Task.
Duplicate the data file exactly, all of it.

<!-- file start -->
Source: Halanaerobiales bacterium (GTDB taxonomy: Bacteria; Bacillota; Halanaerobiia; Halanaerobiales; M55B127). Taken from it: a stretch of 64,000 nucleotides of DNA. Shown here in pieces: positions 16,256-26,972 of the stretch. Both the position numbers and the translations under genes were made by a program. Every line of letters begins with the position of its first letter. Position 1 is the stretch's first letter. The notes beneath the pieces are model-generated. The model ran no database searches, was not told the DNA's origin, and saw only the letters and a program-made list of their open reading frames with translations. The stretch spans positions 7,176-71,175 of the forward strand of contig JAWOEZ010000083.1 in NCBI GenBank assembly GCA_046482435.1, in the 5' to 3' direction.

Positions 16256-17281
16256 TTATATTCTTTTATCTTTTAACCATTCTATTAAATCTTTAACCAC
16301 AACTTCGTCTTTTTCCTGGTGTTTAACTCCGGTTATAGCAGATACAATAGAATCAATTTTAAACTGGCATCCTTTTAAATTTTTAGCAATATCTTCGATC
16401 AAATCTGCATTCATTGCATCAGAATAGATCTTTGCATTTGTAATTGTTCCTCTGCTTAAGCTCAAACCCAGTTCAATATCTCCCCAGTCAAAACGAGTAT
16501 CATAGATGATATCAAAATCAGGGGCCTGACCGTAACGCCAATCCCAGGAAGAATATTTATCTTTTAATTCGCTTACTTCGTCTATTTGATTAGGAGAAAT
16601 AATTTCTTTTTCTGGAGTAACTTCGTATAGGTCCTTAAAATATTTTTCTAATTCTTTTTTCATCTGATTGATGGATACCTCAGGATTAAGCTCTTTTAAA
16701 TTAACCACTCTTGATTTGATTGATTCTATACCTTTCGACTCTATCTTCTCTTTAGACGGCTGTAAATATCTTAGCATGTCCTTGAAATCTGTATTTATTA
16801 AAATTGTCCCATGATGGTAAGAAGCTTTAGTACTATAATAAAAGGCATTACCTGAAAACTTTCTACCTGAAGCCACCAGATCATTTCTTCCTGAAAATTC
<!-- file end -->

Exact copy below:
Source: Halanaerobiales bacterium (GTDB taxonomy: Bacteria; Bacillota; Halanaerobiia; Halanaerobiales; M55B127). Taken from it: a stretch of 64,000 nucleotides of DNA. Shown here in pieces: positions 16,256-26,972 of the stretch. Both the position numbers and the translations under genes were made by a program. Every line of letters begins with the position of its first letter. Position 1 is the stretch's first letter. The notes beneath the pieces are model-generated. The model ran no database searches, was not told the DNA's origin, and saw only the letters and a program-made list of their open reading frames with translations. The stretch spans positions 7,176-71,175 of the forward strand of contig JAWOEZ010000083.1 in NCBI GenBank assembly GCA_046482435.1, in the 5' to 3' direction.

Positions 16256-17281
16256 TTATATTCTTTTATCTTTTAACCATTCTATTAAATCTTTAACCAC
16301 AACTTCGTCTTTTTCCTGGTGTTTAACTCCGGTTATAGCAGATACAATAGAATCAATTTTAAACTGGCATCCTTTTAAATTTTTAGCAATATCTTCGATC
16401 AAATCTGCATTCATTGCATCAGAATAGATCTTTGCATTTGTAATTGTTCCTCTGCTTAAGCTCAAACCCAGTTCAATATCTCCCCAGTCAAAACGAGTAT
16501 CATAGATGATATCAAAATCAGGGGCCTGACCGTAACGCCAATCCCAGGAAGAATATTTATCTTTTAATTCGCTTACTTCGTCTATTTGATTAGGAGAAAT
16601 AATTTCTTTTTCTGGAGTAACTTCGTATAGGTCCTTAAAATATTTTTCTAATTCTTTTTTCATCTGATTGATGGATACCTCAGGATTAAGCTCTTTTAAA
16701 TTAACCACTCTTGATTTGATTGATTCTATACCTTTCGACTCTATCTTCTCTTTAGACGGCTGTAAATATCTTAGCATGTCCTTGAAATCTGTATTTATTA
16801 AAATTGTCCCATGATGGTAAGAAGCTTTAGTACTATAATAAAAGGCATTACCTGAAAACTTTCTACCTGAAGCCACCAGATCATTTCTTCCTGAAAATTC